Country’s groundwater resources estimated at the value of gold2016-03-22
Today marks the World Water Day that gives an opportunity for the public to learn more about the water resources and take action to ensure their most rational use. This day was announced by the United Nations in 1992, and Lithuania has been celebrating this event on the initiative of the Ministry of Environment since 2000.
This year, the key topic of the World Water Day is water and work. Almost a half of all humanity, in particular 1.5 billion people on the planet, works in water-related sectors.
Water is dearer than gold for humanity. Due to poor hygiene and water supply, each year the world sees the deaths of more than two million children, and one-fourth of the population in the developing countries lives in poverty and an environment that is a health hazard.
Our country is rich in fresh water resources. We are almost the only European state that uses groundwater for drinking exclusively. Therefore these water resources are estimated at the value of gold. According to the information of the Lithuanian Geological Survey under the Ministry of Environment, last year groundwater abstraction in Lithuania amounted to over 132 mln. cubic metres, with mineral water only accounting for a very small share or 121 700 cubic metres.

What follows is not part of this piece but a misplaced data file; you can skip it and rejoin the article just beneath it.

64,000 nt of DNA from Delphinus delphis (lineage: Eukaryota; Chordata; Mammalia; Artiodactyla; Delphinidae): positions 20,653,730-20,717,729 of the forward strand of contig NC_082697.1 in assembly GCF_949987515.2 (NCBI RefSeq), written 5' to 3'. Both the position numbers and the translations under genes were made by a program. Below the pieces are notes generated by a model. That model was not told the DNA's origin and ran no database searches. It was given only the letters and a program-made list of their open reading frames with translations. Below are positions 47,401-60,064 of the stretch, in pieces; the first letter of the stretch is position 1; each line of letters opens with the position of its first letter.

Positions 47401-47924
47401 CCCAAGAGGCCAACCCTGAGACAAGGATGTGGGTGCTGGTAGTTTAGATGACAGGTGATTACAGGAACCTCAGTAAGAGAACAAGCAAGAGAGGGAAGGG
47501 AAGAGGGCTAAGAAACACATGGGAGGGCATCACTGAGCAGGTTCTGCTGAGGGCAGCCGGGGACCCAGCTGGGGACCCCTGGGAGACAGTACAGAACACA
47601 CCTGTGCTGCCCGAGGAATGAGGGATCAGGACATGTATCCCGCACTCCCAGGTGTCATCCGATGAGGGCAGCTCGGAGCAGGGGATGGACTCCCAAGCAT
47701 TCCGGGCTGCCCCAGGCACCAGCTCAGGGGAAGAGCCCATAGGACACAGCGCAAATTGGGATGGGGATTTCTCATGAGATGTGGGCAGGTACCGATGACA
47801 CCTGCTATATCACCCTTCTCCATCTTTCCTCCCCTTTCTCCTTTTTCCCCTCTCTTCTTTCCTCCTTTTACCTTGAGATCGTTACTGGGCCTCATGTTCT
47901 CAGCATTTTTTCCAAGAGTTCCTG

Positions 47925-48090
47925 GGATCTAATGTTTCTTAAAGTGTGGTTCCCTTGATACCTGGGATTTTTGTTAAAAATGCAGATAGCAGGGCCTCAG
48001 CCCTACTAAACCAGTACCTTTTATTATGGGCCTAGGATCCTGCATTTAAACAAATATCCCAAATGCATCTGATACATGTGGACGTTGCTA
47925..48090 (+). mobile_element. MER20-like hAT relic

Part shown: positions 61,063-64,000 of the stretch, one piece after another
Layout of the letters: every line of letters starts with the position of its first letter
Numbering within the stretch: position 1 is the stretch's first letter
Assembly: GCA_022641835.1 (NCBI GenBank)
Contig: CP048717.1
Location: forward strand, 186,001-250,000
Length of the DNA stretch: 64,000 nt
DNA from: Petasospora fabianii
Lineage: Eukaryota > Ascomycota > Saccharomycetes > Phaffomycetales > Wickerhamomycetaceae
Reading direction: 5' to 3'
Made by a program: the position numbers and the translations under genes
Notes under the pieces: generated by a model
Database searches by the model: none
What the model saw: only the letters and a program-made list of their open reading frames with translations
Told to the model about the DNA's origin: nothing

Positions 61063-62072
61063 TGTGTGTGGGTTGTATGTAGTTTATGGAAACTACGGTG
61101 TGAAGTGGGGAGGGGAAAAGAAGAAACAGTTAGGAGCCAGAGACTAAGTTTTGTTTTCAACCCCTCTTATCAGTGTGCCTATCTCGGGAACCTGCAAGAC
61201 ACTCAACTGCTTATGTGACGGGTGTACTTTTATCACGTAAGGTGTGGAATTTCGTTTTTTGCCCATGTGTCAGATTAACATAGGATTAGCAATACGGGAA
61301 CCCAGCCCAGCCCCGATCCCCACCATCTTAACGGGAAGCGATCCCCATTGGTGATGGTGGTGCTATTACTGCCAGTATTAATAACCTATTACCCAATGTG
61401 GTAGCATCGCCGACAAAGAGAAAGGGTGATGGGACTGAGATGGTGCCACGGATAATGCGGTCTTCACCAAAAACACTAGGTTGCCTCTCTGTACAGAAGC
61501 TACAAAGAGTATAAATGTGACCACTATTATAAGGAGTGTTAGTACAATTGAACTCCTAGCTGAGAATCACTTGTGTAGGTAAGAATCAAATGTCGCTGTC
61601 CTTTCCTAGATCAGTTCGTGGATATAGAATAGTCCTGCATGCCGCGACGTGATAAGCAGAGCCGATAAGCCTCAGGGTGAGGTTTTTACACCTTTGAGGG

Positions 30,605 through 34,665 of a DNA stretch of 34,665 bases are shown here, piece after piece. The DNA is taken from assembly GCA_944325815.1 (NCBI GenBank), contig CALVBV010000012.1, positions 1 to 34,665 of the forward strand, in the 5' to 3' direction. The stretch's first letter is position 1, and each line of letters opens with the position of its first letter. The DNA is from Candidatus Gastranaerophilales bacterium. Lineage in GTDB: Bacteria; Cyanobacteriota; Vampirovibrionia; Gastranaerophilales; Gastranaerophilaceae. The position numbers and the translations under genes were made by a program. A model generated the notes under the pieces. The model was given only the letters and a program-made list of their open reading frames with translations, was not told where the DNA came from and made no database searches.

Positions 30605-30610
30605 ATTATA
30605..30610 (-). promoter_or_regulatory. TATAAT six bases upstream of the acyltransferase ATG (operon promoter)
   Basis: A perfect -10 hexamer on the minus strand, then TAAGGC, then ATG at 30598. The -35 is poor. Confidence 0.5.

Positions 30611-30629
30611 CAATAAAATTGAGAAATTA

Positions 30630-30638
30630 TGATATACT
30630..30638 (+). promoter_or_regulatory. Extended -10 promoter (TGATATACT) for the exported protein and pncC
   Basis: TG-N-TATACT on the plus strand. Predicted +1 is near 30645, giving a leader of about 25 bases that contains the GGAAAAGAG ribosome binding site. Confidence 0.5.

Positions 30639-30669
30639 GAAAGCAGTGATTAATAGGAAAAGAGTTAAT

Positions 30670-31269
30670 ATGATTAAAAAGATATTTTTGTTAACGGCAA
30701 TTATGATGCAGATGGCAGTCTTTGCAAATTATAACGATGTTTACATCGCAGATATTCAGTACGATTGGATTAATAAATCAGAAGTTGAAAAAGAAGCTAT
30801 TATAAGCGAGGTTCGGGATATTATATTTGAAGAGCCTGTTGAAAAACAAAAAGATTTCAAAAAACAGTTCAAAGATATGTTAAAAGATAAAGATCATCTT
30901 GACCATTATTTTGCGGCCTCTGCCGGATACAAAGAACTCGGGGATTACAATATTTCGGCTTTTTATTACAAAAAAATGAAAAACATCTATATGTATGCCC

Geologists have determined that the daily safe abstraction of groundwater without disrupting the natural balance can be as many as 3.72 mln. cubic metres in Lithuania. Thus the amount used at present only accounts for about 10 percent of the potential output. Since these are renewable resources, they will last long irrespective of any possible climate change scenarios. Therefore the main objective is to preserve the quality rather than the quantity of the groundwater resources. The National Environmental Strategy stipulates that, with a view to preserving the groundwater resources of all types, it is necessary to upgrade the studies, evaluation, approval and accounting of those resources, draw up an inventory of the sources of groundwater pollution and improve the monitoring, use and pollution prevention control systems of these resources.
The status of surface water bodies is a much greater concern. About 65 percent of the country’s rivers and lakes do not meet the good water status requirements. Due to intensive human economic activities, water bodies face siltation, plant overgrowth, bloom and reduced fish variety. They mostly suffer from agricultural pollution resulting from the high concentrations of ammonium nitrate and total nitrogen. The status of water bodies should improve significantly upon implementation of the Water Sector Development Programme for 2016-2021 prepared by the Ministry of Environment. After the harmonisation of this programme with other institutions is completed, shortly thereafter the programme will be submitted to the Government for approval.